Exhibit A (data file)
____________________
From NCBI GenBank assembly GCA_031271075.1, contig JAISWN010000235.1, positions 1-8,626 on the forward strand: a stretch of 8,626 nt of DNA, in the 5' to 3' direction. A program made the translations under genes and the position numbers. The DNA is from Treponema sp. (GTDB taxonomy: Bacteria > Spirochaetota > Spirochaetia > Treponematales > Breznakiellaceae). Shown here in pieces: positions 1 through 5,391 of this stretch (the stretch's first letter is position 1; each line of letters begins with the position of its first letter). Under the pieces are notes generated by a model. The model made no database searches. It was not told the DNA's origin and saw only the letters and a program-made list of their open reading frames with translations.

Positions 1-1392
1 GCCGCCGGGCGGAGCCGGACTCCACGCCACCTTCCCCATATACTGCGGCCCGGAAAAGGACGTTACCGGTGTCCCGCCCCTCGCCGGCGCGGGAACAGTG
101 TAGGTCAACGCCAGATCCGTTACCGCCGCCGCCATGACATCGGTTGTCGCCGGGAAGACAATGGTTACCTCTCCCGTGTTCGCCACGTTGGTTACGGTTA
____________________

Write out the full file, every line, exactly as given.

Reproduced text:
From NCBI GenBank assembly GCA_031271075.1, contig JAISWN010000235.1, positions 1-8,626 on the forward strand: a stretch of 8,626 nt of DNA, in the 5' to 3' direction. A program made the translations under genes and the position numbers. The DNA is from Treponema sp. (GTDB taxonomy: Bacteria > Spirochaetota > Spirochaetia > Treponematales > Breznakiellaceae). Shown here in pieces: positions 1 through 5,391 of this stretch (the stretch's first letter is position 1; each line of letters begins with the position of its first letter). Under the pieces are notes generated by a model. The model made no database searches. It was not told the DNA's origin and saw only the letters and a program-made list of their open reading frames with translations.

Positions 1-1392
1 GCCGCCGGGCGGAGCCGGACTCCACGCCACCTTCCCCATATACTGCGGCCCGGAAAAGGACGTTACCGGTGTCCCGCCCCTCGCCGGCGCGGGAACAGTG
101 TAGGTCAACGCCAGATCCGTTACCGCCGCCGCCATGACATCGGTTGTCGCCGGGAAGACAATGGTTACCTCTCCCGTGTTCGCCACGTTGGTTACGGTTA